Next generation neural activity models: bridging the gap between mesoscopic and microscopic brain scales

Byrne, Aine (2017) Next generation neural activity models: bridging the gap between mesoscopic and microscopic brain scales. PhD thesis, University of Nottingham.

[img] PDF (Aine Byrne's PhD thesis) (Thesis - as examined) - Repository staff only - Requires a PDF viewer such as GSview, Xpdf or Adobe Acrobat Reader
Download (16MB)

Abstract

Neural mass and neural field models have been actively used since the 1970s to model the coarse grained activity of large populations of neurons and synapses. They have proven especially useful in understanding brain rhythms. However, although motivated by neurobiological considerations, they are phenomenological in nature, and cannot hope to recreate some of the rich repertoire of responses seen in real neuronal tissue. In this thesis we consider the θ-neuron model that has recently been shown to possess an exact mean-field description for smooth non-pulsatile interactions, and show that the inclusion of a more realistic synapse model leads to a mean-field model, that has many of the features of a neural mass model, coupled to a further dynamical equation that describes the evolution of network synchrony.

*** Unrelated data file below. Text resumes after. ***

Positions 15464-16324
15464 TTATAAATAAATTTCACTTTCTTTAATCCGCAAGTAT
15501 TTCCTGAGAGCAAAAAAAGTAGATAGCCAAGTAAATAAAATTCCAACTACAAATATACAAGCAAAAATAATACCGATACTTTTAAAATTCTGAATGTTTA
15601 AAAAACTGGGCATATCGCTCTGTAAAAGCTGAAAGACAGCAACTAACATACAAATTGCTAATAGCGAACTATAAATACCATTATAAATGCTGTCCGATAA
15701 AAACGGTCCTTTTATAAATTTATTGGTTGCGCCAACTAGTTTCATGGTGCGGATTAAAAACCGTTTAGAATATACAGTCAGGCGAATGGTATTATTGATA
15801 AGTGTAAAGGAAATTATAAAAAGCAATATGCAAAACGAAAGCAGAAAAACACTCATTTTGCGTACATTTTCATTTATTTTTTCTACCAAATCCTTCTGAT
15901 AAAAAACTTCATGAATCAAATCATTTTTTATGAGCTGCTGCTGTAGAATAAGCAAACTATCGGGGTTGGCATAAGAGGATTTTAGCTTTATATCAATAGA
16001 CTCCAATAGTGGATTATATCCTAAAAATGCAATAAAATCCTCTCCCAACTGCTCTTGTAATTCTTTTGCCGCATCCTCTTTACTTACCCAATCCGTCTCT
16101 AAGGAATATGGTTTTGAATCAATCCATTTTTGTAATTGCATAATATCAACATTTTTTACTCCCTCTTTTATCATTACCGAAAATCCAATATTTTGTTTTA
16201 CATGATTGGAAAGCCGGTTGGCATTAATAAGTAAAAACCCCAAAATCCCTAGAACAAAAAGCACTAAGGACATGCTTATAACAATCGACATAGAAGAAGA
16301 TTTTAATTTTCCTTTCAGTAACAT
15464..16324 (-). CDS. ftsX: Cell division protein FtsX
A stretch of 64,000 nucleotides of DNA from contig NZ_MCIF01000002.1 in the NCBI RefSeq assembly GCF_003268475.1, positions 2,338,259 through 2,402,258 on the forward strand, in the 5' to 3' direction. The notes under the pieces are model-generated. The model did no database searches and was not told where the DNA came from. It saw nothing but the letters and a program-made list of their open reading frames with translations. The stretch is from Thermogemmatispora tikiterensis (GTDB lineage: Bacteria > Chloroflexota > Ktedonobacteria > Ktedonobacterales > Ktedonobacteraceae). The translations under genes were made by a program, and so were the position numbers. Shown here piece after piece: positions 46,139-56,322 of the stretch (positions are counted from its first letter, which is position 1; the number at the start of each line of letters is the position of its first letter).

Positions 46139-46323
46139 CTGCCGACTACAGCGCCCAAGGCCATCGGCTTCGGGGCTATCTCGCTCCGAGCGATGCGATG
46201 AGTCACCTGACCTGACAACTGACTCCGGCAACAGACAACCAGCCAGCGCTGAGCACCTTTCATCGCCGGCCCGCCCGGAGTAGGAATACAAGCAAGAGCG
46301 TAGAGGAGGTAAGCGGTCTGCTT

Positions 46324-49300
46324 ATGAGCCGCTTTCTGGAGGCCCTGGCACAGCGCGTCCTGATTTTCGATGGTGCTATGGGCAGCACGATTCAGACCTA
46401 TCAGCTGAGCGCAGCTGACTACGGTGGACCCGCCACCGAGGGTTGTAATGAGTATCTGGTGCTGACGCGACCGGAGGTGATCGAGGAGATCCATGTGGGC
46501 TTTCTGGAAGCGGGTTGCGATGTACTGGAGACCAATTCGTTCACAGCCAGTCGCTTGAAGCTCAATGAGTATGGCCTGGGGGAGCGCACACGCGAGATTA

We have carried out extensive analysis on the model for both a single and a two population system. Importantly, unlike its phenomenological counterpart this next generation neural mass model is an exact macroscopic description of the underlying microscopic spiking neurodynamics, and is therefore a natural candidate for use in large scale human brain simulations. Using our reduced model, we replicate a human MEG power spectrogram to demonstrate that the model is capable of reproducing transitions from high amplitude to low amplitude signals, which are believed to be caused by changes in the synchrony of the underlying neuronal populations.

We then shift our focus to a spatially extended model and construct a next generation neural field model. Using both Turing instability analysis and numerical continuation techniques we explore the existence and stability of spatio-temporal patterns in the system. In particular, we show that this new model can support states above and beyond those seen in a standard neural field model.

Item Type: Thesis (University of Nottingham only) (PhD)
Supervisors: Coombes, Stephen
Kypraios, Theodore
Keywords: mathematics; neuroscience; neural mass model; magnetoencephalography; beta rebound; synchrony
Subjects: Q Science > QA Mathematics
Q Science > QP Physiology > QP351 Neurophysiology and neuropsychology
Faculties/Schools: UK Campuses > Faculty of Science > School of Mathematical Sciences
Item ID: 44661
Depositing User: Byrne, Aine
Date Deposited: 14 Dec 2017 04:40
Last Modified: 15 Dec 2017 16:02
URI: http://eprints.nottingham.ac.uk/id/eprint/44661

Actions (Archive Staff Only)

Edit View Edit View